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Dodgers-Giants series is a big deal, even if it's only June

San Francisco is closing in on the Dodgers in the National League West as the teams head into a three-game series starting Monday at AT&T Park.

June 25, 2012|By Steve Dilbeck
  • Dee Gordon, right, throws to first base as Brandon Crawford retreats back to second.
Dee Gordon, right, throws to first base as Brandon Crawford retreats back… (Mark J. Terrill / Associated…)

The Dodgers' three-game series against the Giants starting Monday in San Francisco is the biggest series in the history of all eight planets. Or at least until the next one, or for sure until September.

The Giants are on the move. They have carved 41/2 games off the Dodgers' lead in the National League West and will begin the series only three games back.

Yet, Dodgers Manager Don Mattingly is having some trouble with the concept of these historic rivals meeting in some sort of significant series in June.

"This thing has a long way to go," Mattingly said. "If we're going to give ourselves a chance and make the playoffs, then we're going to be playing down to that last week where every game counts."

Big now, bigger later, they hope the biggest at the end. No, wait, monumental at the end.

"There will be another monumental series and then another monumental series, another one with those guys," Mattingly said. "And there will be a bunch of monumental series in between.

"They're all big. Every game you play is an important game … so it's a monumental series."

It's a series a long time in coming. The season is closing in on the All-Star break and the Dodgers have yet to play a series in San Francisco. They've played in Milwaukee, Houston, Seattle and Oakland. But not in San Francisco.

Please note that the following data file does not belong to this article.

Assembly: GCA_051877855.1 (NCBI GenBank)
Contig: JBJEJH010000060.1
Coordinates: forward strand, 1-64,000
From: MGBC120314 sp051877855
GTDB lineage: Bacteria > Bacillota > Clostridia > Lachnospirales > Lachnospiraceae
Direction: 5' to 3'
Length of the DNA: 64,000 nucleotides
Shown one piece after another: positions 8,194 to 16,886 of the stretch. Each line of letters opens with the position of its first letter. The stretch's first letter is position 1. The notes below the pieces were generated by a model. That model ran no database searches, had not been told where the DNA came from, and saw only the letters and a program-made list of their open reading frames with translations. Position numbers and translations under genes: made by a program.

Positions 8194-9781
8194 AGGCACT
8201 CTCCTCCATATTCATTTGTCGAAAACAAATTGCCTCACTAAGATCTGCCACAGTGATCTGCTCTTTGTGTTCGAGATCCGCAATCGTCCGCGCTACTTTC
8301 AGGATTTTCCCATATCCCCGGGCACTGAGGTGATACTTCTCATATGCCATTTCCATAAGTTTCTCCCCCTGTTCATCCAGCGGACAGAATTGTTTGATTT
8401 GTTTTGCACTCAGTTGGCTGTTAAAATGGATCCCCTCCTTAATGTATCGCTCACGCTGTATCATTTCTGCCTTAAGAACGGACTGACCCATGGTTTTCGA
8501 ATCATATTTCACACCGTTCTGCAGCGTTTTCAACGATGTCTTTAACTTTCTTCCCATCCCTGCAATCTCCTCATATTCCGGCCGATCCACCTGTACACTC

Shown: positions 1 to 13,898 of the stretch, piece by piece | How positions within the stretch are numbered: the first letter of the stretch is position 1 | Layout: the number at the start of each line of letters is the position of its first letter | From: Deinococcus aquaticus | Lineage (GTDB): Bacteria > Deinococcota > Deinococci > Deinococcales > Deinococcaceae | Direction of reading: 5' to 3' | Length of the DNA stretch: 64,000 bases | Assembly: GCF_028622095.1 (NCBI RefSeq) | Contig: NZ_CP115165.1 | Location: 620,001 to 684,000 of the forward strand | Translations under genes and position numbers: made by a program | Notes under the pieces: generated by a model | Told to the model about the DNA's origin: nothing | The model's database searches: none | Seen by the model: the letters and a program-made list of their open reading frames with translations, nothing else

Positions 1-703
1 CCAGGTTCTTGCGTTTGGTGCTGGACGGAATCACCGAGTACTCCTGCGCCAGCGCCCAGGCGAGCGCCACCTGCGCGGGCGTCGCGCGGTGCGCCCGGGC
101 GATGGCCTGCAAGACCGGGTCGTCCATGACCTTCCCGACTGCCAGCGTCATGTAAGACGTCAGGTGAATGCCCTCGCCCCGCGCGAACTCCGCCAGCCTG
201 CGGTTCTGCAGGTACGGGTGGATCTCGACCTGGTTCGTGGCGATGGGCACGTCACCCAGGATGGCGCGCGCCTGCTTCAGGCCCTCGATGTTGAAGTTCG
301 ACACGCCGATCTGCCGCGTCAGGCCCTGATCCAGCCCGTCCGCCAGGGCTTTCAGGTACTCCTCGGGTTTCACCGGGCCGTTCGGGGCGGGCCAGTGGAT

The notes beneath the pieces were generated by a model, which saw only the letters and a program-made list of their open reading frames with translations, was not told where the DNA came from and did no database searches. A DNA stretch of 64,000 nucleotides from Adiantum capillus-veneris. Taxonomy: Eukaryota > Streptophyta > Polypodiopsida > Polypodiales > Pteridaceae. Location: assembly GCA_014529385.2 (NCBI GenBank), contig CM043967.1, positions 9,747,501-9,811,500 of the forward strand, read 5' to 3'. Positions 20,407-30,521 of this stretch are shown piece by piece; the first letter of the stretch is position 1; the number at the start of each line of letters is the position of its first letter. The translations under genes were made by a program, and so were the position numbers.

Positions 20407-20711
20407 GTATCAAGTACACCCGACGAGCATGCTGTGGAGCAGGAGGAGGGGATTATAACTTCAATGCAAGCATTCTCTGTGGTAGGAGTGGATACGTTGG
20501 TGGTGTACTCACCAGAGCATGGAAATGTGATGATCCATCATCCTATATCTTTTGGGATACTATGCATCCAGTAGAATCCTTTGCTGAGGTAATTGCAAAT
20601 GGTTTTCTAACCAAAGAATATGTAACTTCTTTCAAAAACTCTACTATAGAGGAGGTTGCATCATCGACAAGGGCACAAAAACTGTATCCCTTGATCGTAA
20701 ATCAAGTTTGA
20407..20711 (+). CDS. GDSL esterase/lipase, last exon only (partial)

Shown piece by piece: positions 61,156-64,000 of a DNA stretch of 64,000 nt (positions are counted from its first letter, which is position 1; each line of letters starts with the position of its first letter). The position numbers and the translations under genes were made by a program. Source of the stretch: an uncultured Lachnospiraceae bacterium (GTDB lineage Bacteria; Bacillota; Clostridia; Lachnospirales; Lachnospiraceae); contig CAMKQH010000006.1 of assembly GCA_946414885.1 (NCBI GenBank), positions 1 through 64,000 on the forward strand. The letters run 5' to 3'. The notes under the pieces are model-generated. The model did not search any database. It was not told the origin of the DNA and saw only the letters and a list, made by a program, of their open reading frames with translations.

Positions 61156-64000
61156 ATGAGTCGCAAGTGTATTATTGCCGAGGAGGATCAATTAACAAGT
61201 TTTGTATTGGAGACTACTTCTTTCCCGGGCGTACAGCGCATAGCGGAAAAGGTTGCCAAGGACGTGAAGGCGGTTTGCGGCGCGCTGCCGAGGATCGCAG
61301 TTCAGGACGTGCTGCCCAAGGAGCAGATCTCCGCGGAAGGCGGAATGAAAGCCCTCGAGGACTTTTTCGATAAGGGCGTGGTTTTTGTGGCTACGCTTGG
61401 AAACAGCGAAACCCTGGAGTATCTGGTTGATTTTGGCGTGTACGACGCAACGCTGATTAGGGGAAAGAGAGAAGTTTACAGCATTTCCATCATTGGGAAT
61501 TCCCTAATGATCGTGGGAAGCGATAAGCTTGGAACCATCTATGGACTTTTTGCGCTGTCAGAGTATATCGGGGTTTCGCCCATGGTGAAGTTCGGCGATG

"It is weird," pitcher Clayton Kershaw said. "I feel like we haven't even seen them."

If the Giants sweep, they will catch the Dodgers in the NL West. And the Dodgers have lost five of their last six games. Think of it as an unexpected midterm test.

It's the kind of midseason series that can get a player's attention, that gets the motor revved.

"I guess we shouldn't, but we're all human beings," outfielder Tony Gwynn Jr. said. "We know what's going on. Guys will be a little more geared up for it. We feed off that kind of emotion."

The one advantage to not playing each other much in the first half is that, should it come down to a pennant race between the two, they meet four times in the second half, including at Dodger Stadium for the final three games of the year.

"I guess it makes for fun games there come later in the year," outfielder Andre Ethier said.

For now, however, this is about as big a series as baseball can manufacture June 25. Two teams that don't care for each other, with lots of bitter history, meeting for the first time in nearly seven weeks, with the division lead at stake. Almost as if it's significant.

"Obviously, it's set up this way with these guys right behind us in the division," Ethier said. "Any time we play the Giants it's big. Those players, our players, of course the fans; it doesn't matter what time of year it is.

"And this has a lot of bearing on how each of our teams is going to look going into the break."

For the Dodgers, interest can also rise simply because this series is at AT&T Park, where fans take great zeal in playing their southern neighbors.

"I like that atmosphere," Mattingly said. "A lot better than Oakland. Oakland is dead. [San Francisco] has some juice."

And right now, the Giants are applying midseason pressure.

"Definitely playing the Giants, playing your rivals, playing them in San Fran, will be a good test for us," Kershaw said. "At this point, it's June. It's not time to get amped up just yet. But the other side of that is, we need to start winning some games and this would be a good time to start."

Almost monumental.

sports@latimes.com

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